Compassion as an apologetic

Not long after the recent bombings in Boston, some asked, “Where is God? How can a loving God allow bad things to happen?” Ironically, it is when such things happen that the light of God shines its brightest. This is how Tim Morey, pastor of Life Covenant Church of Torrance, Ca. begins the last chapter of his book, “Embodying Our Faith.”

When a couple he knew lost their baby—due about the same time as he and his wife’s baby was due—the mother leaned on Morey for hope in God. When Morey first met them, she and her husband had little-to-no interest in God. It was when Morey expressed his church’s outreach ministries to Africa’s diseased and impoverished that the couple became impressed with his church.

“Our ministries of compassion and justice gave them a reason to listen and to begin to entertain the idea that there might be something good about Christianity,” Morey stated. “If our witness is to be plausible in a postmodern world, our faith must be lived out in a way that show God’s compassionate heart. It is not enough for us to talk about God’s love for the world—we have to enact it.”[1]

His church sent the couple meals and cards. They, total strangers, became recipients of the church’s compassion as well.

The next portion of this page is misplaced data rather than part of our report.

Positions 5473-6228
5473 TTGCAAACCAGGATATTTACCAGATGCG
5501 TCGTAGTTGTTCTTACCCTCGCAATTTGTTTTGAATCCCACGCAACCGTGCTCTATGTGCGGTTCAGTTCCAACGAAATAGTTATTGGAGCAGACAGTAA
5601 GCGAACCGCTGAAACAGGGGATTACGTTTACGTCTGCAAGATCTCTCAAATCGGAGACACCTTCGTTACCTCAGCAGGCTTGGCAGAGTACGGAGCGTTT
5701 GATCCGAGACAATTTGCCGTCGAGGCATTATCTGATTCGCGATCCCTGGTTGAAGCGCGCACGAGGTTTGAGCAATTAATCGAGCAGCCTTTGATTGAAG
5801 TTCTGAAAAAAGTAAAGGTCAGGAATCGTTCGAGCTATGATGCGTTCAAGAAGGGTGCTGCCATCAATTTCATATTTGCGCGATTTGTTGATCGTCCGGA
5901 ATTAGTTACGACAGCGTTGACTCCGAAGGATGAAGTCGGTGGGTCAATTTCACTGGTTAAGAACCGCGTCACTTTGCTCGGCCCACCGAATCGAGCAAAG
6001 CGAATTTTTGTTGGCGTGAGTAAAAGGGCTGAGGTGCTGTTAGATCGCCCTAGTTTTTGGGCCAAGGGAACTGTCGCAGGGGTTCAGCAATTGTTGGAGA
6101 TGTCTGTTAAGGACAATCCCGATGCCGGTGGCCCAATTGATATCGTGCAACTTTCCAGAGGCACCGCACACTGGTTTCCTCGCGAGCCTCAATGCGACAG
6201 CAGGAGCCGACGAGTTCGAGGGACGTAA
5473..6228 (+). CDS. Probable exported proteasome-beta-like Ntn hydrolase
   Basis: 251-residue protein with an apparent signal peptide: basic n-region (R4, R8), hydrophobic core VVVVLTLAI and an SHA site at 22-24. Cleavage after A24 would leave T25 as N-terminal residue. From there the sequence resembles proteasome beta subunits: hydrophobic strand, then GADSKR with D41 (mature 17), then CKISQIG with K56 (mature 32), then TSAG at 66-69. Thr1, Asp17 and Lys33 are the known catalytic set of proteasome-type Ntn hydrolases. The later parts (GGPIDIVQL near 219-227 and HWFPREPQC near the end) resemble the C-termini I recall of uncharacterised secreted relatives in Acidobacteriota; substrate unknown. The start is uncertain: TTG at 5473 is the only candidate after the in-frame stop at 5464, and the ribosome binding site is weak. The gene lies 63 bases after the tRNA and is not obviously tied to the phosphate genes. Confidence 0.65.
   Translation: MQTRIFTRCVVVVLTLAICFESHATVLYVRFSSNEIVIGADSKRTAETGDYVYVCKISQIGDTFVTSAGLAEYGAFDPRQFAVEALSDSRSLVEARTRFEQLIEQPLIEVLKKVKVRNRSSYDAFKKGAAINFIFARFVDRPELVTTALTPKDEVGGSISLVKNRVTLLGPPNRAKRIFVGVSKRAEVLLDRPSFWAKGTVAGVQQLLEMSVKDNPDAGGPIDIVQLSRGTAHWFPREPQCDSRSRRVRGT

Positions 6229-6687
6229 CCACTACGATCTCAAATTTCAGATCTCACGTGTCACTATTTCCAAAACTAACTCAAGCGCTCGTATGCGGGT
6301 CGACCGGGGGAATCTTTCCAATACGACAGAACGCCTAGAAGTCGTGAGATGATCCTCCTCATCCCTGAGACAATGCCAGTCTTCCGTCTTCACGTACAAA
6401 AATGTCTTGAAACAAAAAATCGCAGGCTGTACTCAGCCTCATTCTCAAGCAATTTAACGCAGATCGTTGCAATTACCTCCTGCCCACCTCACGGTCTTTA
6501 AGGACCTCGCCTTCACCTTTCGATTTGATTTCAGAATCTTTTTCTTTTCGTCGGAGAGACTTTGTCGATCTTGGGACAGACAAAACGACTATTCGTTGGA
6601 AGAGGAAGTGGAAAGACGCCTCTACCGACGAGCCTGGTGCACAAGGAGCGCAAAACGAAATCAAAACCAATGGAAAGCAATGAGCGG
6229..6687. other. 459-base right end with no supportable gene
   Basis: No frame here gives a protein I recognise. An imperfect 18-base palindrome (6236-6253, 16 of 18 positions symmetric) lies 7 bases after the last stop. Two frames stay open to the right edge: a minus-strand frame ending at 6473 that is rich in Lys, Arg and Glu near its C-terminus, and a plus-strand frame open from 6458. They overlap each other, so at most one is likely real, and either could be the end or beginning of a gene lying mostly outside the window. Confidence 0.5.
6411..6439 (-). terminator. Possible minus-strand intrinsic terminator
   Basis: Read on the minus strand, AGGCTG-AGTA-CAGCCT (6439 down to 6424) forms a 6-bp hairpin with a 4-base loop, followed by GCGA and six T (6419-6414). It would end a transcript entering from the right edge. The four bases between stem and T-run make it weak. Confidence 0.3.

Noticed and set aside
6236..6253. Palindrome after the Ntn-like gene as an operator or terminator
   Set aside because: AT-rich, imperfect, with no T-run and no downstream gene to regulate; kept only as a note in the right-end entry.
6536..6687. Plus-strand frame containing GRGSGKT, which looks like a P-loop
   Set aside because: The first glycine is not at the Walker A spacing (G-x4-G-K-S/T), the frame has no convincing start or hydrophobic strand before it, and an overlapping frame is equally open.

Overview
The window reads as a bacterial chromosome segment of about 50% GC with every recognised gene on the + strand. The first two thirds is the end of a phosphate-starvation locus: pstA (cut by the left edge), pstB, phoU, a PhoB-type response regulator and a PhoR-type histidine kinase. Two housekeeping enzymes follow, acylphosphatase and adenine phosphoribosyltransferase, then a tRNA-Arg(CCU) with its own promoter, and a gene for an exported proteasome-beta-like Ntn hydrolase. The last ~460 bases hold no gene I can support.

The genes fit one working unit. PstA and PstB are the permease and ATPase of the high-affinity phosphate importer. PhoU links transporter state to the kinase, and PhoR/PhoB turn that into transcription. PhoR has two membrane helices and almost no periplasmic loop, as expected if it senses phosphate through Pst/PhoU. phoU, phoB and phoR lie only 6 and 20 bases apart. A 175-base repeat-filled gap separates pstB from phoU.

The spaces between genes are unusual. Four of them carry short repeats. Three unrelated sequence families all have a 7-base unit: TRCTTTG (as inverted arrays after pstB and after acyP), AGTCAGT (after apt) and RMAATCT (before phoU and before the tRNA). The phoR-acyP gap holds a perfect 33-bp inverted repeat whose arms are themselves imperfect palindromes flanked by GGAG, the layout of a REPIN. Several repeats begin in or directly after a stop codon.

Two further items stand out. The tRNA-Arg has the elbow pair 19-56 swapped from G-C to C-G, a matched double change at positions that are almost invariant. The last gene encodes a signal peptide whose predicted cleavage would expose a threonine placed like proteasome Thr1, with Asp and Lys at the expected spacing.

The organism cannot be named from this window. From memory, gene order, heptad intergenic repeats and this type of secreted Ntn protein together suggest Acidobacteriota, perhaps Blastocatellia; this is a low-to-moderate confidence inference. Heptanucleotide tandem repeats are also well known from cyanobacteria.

Morey states that the church’s role in the world is not just evangelism and discipleship, but to also demonstrate God’s love and sense of justice.

“Verbal witness is essential, but in a postmodern society dominated by skepticism and distrust, something more is needed, often before a verbal proclamation is given. Actions precede words. The pragmatic does-this-work spirit of our culture requires that our faith demonstrate its ability to make a difference in the world if it is to be considered at all.”[2]

Morey gives plenty of examples of the way Jesus enacted healing to the sick, the deliverance of the demon-possessed and the hungry fed; as well as the disciples of the early church doing the same. “Jesus’ followers are meant to follow in his steps, trusting that as we serve, people will see God’s heart in our actions and praise our Father in heaven (Mt. 5:13-16).”[3]

The church continued this tradition throughout the ages, but in the 20th century, it lost its vision of servitude as evangelism took precedence. Morey states that service and evangelism should go hand in hand. Not only is this an apologetic to the world, but is also a form of faith formation to the Christian—learning humility, selflessness and generosity—the heart of God.

[1] Tim Morey, Embodying Our Faith: Becoming a Living, Sharing, Practicing Church (Downers Grove: IL, IVP Books), 166.

[2] Ibid. 171.

[3] Ibid. 173.

One thought on “Compassion as an apologetic

  1. Pingback: Truth and grace in light of the recent Supreme Court ruling | A Closer Look

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